Is the U.S. Government Spying on You? Why 'Stingray' Tech Is so Controversial

Four years after security researchers first revealed that cell-site simulators—also known as IMSI catchers or Stingrays—were potentially hidden across Washington, D.C., fears resurfaced this week that foreign governments could be using the spy technology to track or monitor citizens' mobile communications in the city.

For years, privacy advocacy groups have warned that the use of the surveillance devices have been shrouded in too much secrecy. In the U.S., IMSI (international mobile subscriber identity) catchers are typically purchased and used by law enforcement—including the FBI, the Drug Enforcement Administration and Immigration and Customs Enforcement—to monitor the cellphone chats of targets. Some campaigners warn, however, that the tech also endangers the privacy of civilians not suspected of any crime.

"IMSI catchers, and their use by law enforcement, has been controversial for some years, especially in the U.S., not least as their use was initially kept hidden," cybersecurity researcher Robert Pritchard told Newsweek. "They allow for capturing details of all mobile phones in a certain area, which enables law enforcement to easily see who is in a crowd or to identify individuals' localized movements."

FBI Mobile Phone
A man displays a protest message on his iPhone at a small rally in support of Apple's refusal to help the FBI access the cell phone of a gunman involved in the killings of 14 people in San Bernardino, in Santa Monica, California, U.S. in this February 23, 2016. REUTERS/Lucy Nicholson

The snooping process is simple. The device works by posing as a legitimate cell tower and searching for phones in the proximity of the device. By using a stronger signal than a real tower has, it dupes devices in its radius to connect to it, giving the operator the ability to record key information and intercept chats.

'10,000 phones'

The Electronic Frontier Foundation (EFF) says the system violates "basic constitutional protections."

"Police can use cell-site simulators to try to find a suspect when they already know their phone's identifying information, or to scoop up data on anyone in a specific area," the organization explains. "Some…are small enough to fit in a police cruiser, allowing law enforcement officers to drive to multiple locations, capturing from every mobile device in a given area—in some cases up to 10,000 phones at a time."

The EFF says Stingrays "invade the privacy of everyone who happens to be in a given area, [although] the vast majority have not been accused of committing a crime." While costs vary, leaked brochures published by The Intercept in 2015 suggest the surveillance tech—at least one model—can reach six figures.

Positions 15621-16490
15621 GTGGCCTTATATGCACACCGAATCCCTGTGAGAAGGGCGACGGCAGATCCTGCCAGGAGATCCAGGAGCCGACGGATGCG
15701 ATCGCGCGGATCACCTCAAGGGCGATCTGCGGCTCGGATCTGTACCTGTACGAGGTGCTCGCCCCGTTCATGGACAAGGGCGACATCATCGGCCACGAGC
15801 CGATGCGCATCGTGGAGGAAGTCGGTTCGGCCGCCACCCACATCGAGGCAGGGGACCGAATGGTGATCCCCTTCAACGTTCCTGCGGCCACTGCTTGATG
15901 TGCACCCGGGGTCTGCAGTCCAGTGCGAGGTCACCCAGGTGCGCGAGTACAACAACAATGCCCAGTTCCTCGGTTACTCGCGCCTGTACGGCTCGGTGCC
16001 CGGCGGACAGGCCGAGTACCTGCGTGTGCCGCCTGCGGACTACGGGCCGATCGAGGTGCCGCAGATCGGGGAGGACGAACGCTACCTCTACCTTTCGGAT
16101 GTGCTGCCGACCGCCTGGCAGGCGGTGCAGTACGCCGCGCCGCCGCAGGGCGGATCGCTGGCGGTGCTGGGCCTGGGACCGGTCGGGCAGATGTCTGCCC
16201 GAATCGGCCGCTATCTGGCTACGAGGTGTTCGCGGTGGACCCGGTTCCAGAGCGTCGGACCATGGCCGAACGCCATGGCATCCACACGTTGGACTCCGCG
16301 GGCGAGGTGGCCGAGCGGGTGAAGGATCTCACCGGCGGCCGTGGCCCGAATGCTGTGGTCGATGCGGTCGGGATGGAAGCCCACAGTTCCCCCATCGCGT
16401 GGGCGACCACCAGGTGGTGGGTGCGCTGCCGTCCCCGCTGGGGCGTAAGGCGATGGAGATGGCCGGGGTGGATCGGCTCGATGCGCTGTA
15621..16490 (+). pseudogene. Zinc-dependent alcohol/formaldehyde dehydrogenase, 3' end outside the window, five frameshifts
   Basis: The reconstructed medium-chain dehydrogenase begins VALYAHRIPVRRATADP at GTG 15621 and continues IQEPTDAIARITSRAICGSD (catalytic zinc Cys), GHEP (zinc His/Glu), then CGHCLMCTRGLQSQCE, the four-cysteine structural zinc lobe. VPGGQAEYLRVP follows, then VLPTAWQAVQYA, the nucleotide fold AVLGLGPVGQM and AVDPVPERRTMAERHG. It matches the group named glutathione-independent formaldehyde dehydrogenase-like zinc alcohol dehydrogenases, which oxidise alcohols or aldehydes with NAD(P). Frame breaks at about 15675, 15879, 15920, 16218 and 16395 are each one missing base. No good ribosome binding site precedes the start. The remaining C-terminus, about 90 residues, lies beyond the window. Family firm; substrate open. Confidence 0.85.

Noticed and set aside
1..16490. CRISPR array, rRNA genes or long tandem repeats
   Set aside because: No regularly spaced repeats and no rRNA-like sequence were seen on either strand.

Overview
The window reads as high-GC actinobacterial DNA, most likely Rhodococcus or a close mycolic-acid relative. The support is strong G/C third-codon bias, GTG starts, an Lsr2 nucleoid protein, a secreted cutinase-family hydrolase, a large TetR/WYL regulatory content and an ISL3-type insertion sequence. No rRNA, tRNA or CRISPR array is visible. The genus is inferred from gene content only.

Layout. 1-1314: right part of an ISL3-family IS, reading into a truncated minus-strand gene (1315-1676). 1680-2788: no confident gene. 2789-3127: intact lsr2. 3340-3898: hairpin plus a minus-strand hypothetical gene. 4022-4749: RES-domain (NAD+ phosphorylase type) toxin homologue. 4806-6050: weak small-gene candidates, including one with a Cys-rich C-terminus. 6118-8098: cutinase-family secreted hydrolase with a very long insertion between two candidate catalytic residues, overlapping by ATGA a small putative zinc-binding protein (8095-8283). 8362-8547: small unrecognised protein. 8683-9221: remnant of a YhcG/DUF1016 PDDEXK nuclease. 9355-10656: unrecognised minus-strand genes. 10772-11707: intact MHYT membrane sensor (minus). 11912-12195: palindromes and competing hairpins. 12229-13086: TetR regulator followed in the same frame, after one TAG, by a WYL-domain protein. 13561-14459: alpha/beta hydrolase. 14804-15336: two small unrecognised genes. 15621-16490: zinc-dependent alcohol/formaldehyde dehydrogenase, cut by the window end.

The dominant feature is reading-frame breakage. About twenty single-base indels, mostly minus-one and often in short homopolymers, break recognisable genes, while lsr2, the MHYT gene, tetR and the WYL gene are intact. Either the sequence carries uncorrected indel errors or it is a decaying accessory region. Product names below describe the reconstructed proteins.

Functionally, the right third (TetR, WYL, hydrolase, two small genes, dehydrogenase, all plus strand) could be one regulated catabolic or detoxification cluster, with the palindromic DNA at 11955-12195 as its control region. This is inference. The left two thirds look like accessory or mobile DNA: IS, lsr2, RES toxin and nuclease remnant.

"Without oversight, the use of Stingrays further erodes the privacy of anyone using a cellphone or wireless internet from their homes, regardless of the level of encryption in use," Jeff Bardin, chief intelligence officer for cybersecurity company Treadstone 71 and a former Air Force cryptologic linguist, told Newsweek.

"The unauthorized use of these devices or the use of these devices by foreign state actors allows for direct interrogation of cellular devices and the complete extraction of all data on these devices," he continued. "This could lead to the placement of malicious or eavesdropping software on cellular devices for continued monitoring and data extraction. The use in Washington, D.C., would represent a major breach of protocol and access to countless government conversations meant to be secure.

"If these devices have been replicated by foreign actors, which is likely they have, the use of them in the United States is probably widespread," Bardin added. "There needs to be more transparency on these devices and their use."

Spy Games

The discovery of suspected IMSI catchers placed in sensitive areas of the nation's capital was alarming for Democratic Senator Ron Wyden, who said last year it could "pose a significant threat to our country's national and economic security." Computer experts agree, warning that the consequences of abuse could prove to be severe.

"Both IMSI catchers and rogue cell towers have become commodity technology that any motivated person can assemble using open-source software and very cheap hardware," Ang Cui, chief scientist of Red Balloon Security, told Newsweek.

"Like many other offensive cybertechnologies, these two capabilities have percolated down from nation-states to your common cybercriminal and script kiddie," he continued. "When IMSI catchers were a controlled capability, the discussion of privacy made sense. The reality of it now is that this technology is widely accessible, and criminals will use it regardless of what privacy-preserving policies we enact. Like every other cyberweapon, we will not be able to legislate the use of this technology away, certainly not from [use by] criminals and foreign intelligence."

Mobile Phone
A woman uses her cellphones in Manhattan. Experts have warned that cellphone conversations could be intercepted with Stingray surveillance technology in Washington, D.C. REUTERS/Andrew Kelly